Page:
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US inflation rises in line with expectations in January – PCE

The US personal consumption expenditures (PCE) price index rose 0.3% in January, in line with expectations, but up from December’s downwardly revised increase by 0.1%.

Annualized figure showed that PCE inflation rose 2.4% in January, in the smallest increase in three years, meeting expectations and declining below 2.6% advance previous month.

Although prices picked up in January, economists see an increase as minor, which keeps in play expectations for interest rate cut in June.

So-called core PCE price index, less volatile inflation measure, which excludes food and energy prices was up 0.4% in January, matching consensus and above December’s 0.1% increase (downwardly revised from 0.2%).

Core inflation was down to 2.8% year-on-year in January, in line with expectations but increasing less than in January (2.9%).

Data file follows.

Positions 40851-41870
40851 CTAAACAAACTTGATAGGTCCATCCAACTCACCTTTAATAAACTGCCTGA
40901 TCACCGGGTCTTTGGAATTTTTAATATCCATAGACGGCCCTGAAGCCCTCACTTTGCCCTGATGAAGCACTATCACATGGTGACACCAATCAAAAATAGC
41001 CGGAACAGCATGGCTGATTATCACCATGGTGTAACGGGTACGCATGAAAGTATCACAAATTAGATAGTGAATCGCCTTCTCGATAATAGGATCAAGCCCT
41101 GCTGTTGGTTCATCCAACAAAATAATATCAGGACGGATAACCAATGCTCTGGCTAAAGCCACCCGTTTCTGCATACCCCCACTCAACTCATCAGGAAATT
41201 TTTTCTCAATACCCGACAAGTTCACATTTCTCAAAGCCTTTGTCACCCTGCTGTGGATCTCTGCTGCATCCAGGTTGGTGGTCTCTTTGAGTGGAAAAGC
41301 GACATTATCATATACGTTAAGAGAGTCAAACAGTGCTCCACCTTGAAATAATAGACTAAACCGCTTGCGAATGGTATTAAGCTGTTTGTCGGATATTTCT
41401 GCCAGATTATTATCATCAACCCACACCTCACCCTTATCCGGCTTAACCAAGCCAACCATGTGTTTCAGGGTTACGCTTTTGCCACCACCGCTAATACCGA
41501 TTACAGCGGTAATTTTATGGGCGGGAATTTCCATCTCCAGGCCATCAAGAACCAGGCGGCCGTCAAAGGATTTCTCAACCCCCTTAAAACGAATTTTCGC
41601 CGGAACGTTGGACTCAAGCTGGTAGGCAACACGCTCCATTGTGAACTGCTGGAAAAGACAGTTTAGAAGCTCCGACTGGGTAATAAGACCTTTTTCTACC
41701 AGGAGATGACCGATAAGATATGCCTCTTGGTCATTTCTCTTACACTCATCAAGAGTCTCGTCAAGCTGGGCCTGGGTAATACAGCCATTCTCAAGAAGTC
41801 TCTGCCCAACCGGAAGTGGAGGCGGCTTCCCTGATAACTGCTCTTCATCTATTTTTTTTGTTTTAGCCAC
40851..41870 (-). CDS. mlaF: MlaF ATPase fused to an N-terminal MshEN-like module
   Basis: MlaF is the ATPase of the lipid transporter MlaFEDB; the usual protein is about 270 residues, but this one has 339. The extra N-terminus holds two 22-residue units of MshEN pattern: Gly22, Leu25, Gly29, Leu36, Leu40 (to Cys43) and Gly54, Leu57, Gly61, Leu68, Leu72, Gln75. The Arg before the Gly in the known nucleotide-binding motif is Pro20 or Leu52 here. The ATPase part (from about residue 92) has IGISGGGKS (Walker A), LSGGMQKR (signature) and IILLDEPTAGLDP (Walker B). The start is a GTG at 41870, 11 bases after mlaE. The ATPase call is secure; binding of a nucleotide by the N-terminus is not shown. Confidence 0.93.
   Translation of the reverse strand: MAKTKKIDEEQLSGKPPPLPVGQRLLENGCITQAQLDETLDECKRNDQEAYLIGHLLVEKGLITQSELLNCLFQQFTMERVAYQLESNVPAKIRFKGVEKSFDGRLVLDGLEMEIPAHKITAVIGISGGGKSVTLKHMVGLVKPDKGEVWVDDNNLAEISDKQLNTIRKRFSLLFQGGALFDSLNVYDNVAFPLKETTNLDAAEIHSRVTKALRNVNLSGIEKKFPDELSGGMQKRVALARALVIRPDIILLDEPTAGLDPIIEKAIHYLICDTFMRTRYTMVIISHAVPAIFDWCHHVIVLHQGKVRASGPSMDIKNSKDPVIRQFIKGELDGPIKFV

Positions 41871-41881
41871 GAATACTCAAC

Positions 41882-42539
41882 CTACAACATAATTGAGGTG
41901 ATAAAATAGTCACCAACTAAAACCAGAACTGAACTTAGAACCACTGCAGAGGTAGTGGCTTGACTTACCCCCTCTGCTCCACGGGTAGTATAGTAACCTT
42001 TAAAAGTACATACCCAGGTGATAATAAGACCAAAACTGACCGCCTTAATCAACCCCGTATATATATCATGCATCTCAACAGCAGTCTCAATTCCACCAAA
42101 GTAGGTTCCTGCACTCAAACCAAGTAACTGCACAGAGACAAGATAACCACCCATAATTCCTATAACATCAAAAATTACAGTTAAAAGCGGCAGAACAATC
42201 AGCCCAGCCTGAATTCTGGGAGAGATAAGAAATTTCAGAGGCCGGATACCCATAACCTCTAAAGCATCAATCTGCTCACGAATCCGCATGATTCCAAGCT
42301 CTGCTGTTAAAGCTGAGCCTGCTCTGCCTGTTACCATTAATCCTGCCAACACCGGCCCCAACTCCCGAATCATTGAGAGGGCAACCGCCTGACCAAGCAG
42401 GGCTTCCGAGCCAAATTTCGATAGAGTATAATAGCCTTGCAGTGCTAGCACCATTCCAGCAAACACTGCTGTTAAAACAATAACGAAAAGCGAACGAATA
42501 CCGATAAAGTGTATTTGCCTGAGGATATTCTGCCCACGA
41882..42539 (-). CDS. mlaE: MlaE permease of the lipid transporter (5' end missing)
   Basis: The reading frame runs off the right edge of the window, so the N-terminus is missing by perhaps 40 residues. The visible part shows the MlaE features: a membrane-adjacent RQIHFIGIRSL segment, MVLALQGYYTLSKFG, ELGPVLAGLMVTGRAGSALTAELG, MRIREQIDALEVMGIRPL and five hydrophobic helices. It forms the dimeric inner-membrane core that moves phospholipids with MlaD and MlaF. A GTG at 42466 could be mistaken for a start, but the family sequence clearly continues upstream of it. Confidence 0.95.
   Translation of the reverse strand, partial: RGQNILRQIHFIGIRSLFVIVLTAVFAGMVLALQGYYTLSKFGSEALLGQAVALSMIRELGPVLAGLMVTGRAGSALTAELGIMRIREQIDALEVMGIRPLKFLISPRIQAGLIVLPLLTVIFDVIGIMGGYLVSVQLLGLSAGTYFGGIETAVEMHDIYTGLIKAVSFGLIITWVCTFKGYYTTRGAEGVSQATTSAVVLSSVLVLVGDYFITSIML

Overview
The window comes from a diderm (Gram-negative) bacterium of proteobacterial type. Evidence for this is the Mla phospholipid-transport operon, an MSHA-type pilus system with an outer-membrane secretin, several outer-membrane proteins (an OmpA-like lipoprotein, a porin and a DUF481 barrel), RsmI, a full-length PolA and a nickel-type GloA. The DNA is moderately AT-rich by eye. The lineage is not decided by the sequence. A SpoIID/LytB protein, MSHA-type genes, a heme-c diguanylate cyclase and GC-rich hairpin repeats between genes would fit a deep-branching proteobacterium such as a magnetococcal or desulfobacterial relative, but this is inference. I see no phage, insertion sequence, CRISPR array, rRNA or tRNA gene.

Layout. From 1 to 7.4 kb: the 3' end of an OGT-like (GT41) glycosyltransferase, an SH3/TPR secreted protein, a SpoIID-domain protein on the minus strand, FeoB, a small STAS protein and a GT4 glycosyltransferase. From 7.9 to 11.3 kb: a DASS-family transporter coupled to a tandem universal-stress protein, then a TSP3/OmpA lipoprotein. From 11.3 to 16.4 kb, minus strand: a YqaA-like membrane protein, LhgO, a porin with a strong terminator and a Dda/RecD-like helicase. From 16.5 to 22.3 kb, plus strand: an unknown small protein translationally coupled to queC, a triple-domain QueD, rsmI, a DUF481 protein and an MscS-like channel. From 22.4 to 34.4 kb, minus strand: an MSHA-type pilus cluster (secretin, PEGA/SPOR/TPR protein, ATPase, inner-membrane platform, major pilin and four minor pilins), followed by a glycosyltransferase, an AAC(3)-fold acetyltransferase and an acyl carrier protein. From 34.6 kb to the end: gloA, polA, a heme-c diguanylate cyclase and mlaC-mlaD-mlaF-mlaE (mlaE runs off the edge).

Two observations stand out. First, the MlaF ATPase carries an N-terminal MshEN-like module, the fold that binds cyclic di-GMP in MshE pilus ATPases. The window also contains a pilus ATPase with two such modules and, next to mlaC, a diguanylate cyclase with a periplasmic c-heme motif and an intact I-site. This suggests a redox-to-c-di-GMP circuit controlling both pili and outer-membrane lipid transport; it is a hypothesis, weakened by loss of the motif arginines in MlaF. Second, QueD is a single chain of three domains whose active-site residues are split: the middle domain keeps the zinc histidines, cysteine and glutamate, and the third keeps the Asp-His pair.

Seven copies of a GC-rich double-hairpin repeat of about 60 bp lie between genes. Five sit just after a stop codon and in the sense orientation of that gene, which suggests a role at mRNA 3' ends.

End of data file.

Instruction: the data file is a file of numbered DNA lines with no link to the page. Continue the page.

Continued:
The PCE index is Fed’s preferred inflation gauge, with monthly reading of 0.2% over time, needed to bring inflation to the central bank’s 2% target.

The data released earlier this week showed slight upward revisions to inflation in the last three months of 2023, which pushed back expectations for the first rate cut from May to June.

Fed policymakers signaled earlier this month that they are not in hurry to start easing monetary policy and require more evidence that inflation is moving steadily towards 2% target.

The Fed kept its borrowing cost unchanged at 5.25% – 5.50% range in past few policy meetings, indicating that rates have peaked, and rate cuts should be expected this year.